You might have read that Howard Carter discovered the tomb of Tutankhamun, but this doesn’t mean that Carter himself was on his hands and knees scraping away with a trowel, or swinging a pickaxe. Almost all archaeological missions in Egypt, from the beginnings of modern Egyptology to the present day, employ a team of Egyptian workmen, from foremen and skilled excavators to bucket-carriers and boys to mind the donkeys that fetch water, and it’s these people who do the actual digging.
Different sites require different excavation techniques, and therefore different kinds of teams, ranging from a few specialists to large gangs of labourers. A site with large standing ruins or statues, e.g. a temple, will require teams of epigraphers to copy and translate the hieroglyphic inscriptions. Some roles on site, such a excavating competently and carefully without damaging the archaeology or missing anything, require specialist training and knowledge, which isn’t always easy to come by locally, especially if the site is quite isolated or there isn’t much other archaeology in the area. When Flinders Petrie worked at the ruins of the town and temple at Quft in Upper Egypt in 1893, he recruited local workmen and trained them to excavate systematically to his standards, and later brought them to work with him at all of the sites he excavated in Egypt. The Quftis continue their tradition of working as specialist excavators and supervisors to this day, and are still employed on many archaeological missions working in Egypt.
This image shows a page from the front of a day-book kept by H. R. Hall and T. E. Peet when they working at Abydos over the winter season of 1909/1910. The list of the Egyptian personnel employed by the project, with the men listed according to their jobs, their names, their wages, and, interestingly, their hometowns. Of the total of sixty Egyptians on the payroll, the largest group was of the 29 men described as “Kurnâwi”, who came from the village of Sheikh ‘Abd el-Qurna on the west bank of the Nile at Luxor, built among the tombs of the nobles on the other side of the ridge from the Valley of the Kings. Eight of the Egyptian workmen were some of Petrie’s Quftis.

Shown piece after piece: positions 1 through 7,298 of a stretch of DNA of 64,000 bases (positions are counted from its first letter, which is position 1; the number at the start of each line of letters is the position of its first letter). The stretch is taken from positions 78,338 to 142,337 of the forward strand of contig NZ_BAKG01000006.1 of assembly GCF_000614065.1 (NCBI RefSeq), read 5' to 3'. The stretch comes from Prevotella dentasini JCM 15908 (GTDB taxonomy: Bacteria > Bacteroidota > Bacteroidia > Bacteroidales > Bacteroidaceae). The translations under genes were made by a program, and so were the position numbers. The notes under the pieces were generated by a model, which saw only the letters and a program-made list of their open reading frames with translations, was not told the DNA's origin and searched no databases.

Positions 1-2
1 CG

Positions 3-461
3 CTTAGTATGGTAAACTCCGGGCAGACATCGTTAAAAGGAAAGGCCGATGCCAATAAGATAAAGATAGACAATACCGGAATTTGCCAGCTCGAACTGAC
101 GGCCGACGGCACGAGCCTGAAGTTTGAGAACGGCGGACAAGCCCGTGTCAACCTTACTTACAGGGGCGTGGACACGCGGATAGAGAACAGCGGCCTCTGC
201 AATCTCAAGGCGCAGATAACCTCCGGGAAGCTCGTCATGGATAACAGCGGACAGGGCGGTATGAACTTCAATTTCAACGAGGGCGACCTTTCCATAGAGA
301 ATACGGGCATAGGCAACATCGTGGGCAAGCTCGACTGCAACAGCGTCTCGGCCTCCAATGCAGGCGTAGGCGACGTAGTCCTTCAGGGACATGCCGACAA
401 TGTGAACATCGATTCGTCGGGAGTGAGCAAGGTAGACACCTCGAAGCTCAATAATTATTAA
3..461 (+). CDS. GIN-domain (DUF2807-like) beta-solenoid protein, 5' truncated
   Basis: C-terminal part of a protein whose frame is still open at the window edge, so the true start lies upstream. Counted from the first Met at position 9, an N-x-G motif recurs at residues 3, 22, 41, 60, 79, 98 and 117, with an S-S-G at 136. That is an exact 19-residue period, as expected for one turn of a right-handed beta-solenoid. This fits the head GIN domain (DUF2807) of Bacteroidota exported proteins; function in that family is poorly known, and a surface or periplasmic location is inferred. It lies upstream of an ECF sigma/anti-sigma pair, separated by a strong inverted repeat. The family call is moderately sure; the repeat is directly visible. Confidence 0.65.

Excavating in Egypt can be risky, but it’s rare for anyone to die on excavations. However, when Flinders Petrie was working at the town and temple site of Tanis in the Nile Delta in 1884, that’s unfortunately what happened. The incident is detailed in this letter (click to zoom) written by Petrie to R. S. Poole at the British Museum, who helped to found the EEF. Petrie writes that the fatality occurred when a cutting approximately 8 feet (2.4 metres) deep, “thought to be sound” collapsed, burying two local boys under a small landslide. One of the boys was pulled out unhurt, but the other was found dead, and the body was returned to the boy’s family along with compensation for his loss. A local doctor and two policemen were called to the site in response to the incident, but the inquest into the incident found that Petrie and his mission bore no responsibility for the boy’s death, and recorded a verdict that the cause of had been an “Act of God”. Petrie himself was very deeply affected by the boy’s death, as he wrote to Poole. This incident is the only known fatality to have occurred on any Petrie excavation.